UO should have left the AAU a long time ago (maybe 1997?) and focused its meagre state support and robust fundraising towards being the best undergraduate focused West Coast public research university. Small classes, low faculty:student ratio, decent facilities, strong Oregonian enrollment etc.
You are describing what the UO was like in the 1980s and it was
on that trajectory. Measure 5 came in 1990, the cotton bowl win
came in 1994 and everything changed …
I thought budget cuts started in the 80s? UO needed the Department of Energy to fund the Science Complex according to one source.
yes there were smaller budget cuts in the 1980s but Measure 5
was a disaster for UO morale and “vision” and in my personal opinion I don’t think the UO has recovered from that. Two major things happened with the passage of measure 5
1) The College of Education was forced to close (yes it later
reconstituted itself into a new form and that new form is highly
specialized buy also pretty successful – but like the law school
it seems most disconnected from the rest of UO).
2) We started to become a tuition driven undergraduate university dependent on out of state students and not a research University with a healthy percentage of graduate students.
To pick some snap shot numbers
1985 Resident UG, 10000 Nonresident 2000 Grads 3900 ~ 1/3
2015 : 11,000 ; 9500; 3600 ~ 18% (well below AAU average)
(side note: the % of PHD grad students is very low – most of our grad students are masters and those INCLUDE law students).
3. Do some research on the Centers for Excellence program started in the mid 1980s to hire 100 UO faculty – mostly in the sciences, to populate the new 32 year old science complex. About 1/2 the hires our of that 100 were made by 1990 – then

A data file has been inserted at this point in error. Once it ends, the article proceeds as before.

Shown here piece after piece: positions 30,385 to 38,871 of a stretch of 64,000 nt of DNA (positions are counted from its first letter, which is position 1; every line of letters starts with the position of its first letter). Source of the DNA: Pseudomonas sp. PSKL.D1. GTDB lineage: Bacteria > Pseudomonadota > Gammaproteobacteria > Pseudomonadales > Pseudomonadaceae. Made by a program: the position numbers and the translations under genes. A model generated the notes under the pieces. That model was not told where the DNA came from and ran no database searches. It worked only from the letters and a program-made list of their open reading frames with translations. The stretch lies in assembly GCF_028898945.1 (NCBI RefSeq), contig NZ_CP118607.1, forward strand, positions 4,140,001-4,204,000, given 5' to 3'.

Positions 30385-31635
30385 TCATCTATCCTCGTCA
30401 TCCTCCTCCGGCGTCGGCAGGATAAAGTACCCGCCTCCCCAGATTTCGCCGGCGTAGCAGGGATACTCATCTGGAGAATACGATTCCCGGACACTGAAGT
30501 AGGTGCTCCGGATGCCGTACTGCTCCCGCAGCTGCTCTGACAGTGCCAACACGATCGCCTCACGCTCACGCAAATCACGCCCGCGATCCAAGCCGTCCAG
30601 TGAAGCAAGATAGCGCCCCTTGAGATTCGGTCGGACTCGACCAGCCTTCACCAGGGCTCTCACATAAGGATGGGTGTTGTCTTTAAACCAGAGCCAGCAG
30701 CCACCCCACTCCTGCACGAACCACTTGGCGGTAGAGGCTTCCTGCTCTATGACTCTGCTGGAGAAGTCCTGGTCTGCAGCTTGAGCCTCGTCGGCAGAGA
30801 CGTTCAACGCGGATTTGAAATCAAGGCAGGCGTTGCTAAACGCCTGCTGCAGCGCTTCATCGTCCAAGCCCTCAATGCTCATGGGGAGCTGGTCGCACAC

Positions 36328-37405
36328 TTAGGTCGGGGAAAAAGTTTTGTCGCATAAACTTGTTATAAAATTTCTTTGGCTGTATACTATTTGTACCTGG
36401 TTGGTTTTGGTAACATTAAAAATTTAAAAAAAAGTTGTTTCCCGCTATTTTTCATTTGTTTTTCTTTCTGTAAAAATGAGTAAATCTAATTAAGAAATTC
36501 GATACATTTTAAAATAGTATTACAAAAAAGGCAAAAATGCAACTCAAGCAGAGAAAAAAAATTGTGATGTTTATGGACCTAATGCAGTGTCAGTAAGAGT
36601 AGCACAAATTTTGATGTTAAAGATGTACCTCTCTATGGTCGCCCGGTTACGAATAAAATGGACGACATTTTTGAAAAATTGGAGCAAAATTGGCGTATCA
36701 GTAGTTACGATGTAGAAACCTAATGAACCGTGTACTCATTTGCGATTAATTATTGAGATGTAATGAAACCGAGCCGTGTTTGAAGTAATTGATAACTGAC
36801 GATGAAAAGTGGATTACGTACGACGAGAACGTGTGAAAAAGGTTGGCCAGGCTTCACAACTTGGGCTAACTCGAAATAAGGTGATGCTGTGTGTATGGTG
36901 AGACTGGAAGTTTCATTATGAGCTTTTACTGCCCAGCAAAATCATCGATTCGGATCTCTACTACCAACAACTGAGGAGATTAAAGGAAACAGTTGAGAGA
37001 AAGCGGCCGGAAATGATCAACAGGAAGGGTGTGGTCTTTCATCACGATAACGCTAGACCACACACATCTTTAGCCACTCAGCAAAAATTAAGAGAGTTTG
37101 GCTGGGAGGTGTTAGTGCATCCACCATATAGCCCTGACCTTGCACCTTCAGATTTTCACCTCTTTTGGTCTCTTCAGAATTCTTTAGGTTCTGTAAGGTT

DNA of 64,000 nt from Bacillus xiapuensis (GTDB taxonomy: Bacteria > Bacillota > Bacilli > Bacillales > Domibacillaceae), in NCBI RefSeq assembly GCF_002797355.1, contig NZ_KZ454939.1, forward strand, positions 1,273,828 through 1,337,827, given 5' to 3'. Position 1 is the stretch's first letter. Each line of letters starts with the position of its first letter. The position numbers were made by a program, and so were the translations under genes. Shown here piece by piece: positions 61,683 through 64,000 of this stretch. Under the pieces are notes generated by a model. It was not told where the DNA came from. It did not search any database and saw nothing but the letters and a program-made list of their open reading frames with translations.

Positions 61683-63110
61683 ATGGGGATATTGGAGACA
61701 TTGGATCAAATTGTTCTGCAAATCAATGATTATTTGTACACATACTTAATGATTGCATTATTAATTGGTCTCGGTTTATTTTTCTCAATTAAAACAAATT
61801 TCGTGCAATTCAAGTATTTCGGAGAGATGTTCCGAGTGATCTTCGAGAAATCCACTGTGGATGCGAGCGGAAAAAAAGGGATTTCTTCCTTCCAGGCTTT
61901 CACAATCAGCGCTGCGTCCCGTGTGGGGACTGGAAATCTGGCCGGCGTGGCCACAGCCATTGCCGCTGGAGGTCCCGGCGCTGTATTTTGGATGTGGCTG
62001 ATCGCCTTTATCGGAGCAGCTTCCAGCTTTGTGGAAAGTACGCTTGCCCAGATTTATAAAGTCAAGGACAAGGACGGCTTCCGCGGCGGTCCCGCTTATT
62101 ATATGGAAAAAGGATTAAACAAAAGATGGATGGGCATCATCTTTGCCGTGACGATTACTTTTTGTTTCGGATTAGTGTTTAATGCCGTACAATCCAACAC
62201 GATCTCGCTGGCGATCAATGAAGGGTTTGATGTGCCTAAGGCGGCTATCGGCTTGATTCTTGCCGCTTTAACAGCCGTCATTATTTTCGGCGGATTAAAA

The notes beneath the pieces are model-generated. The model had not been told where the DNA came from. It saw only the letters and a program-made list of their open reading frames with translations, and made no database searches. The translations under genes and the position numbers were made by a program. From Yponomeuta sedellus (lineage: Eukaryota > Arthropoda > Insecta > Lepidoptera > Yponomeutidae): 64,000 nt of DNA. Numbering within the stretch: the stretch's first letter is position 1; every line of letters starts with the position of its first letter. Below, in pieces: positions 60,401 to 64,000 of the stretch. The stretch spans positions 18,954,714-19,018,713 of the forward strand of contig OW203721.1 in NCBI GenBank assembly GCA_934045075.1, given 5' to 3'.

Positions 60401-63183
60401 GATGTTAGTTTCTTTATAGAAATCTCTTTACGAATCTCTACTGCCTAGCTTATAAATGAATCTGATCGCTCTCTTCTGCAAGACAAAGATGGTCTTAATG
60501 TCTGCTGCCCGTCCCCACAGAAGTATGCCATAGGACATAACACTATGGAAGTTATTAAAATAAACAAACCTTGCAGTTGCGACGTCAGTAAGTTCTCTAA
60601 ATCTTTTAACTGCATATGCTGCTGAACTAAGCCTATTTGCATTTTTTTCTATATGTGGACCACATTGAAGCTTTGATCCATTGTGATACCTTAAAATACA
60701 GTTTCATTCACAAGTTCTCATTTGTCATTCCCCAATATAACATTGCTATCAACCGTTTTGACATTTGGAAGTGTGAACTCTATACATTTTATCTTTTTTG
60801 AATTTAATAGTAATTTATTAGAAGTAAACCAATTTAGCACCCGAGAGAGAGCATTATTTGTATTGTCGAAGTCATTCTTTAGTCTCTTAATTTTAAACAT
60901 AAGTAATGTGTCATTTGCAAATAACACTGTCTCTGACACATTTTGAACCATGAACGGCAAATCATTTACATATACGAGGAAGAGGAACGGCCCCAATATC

measure 5 passed and very few (<10) more hires were made.
So, yes, Measure 5 in my view completely changed the nature
and trajectory of the UO.
I’d love if you could expand on the COE closing and becoming more specialized, but disconnected from UO.
I am not a good source for this as I was not here at the time.
And it can be argued if closure actually occurred. What seems to have happened is this.
a) Measure 5 property tax limitation severely affected Oregon K12 school funding
b) prior to its Passage UO ed school was broad and very much involved with teacher training. Teacher training potentially involves a lot of other units in a University so its a broad mission.
c) the shock effect of passage was large – about 60% of the faculty of the college of ed just left and there was a huge
drop in the number of students – so it was limp open, I guess
d) the school then quickly redefined itself to focus on special needs and became much narrower, but highly successful in this niche.
Was it a strong College of Ed before the cuts?
I don’t know what “strong” means. It did its mission well
before the cuts, after the cuts, new mission, which is also
oh yeah, and most of the science complex was funded out of pork
under Senator Mark Hatfield – although it might be difficult to now
verify the above statement. Some Old timers might be able to
remember some of this and contribute in a way that is hopefully not revisionist.
But my bottom line is simple – in the 1980s (I was not here then at all) the University of Oregon a) principally served Resident
Undergraduate students and b) had a very healthy percentage of
research grad students.
Of course, in the 1980s the UO had one of the worst W/L records in both Football and Basketball …
Thanks for the summary.
Now imagine if all that private fundraising activity, over $4.5b since 1992, went to help prop up UO’s state appropriation in the form of an endowment. Even $1b would go very far and would likely help UO cut OOS enrollment.
In 2014 the NEW AMERICA FOUNDATION sponsored a report that put forth new criteria for education excellence in higher education and framed in terms for the values expressed by AAU. The report was quite critical of AAU. It is worth reading.
It is here:
Funny thing about the report was ASU was the highest ranked non-AAU school according to the new criteria. And if one looks at the donor list to New America Foundation, ASU is a big donor.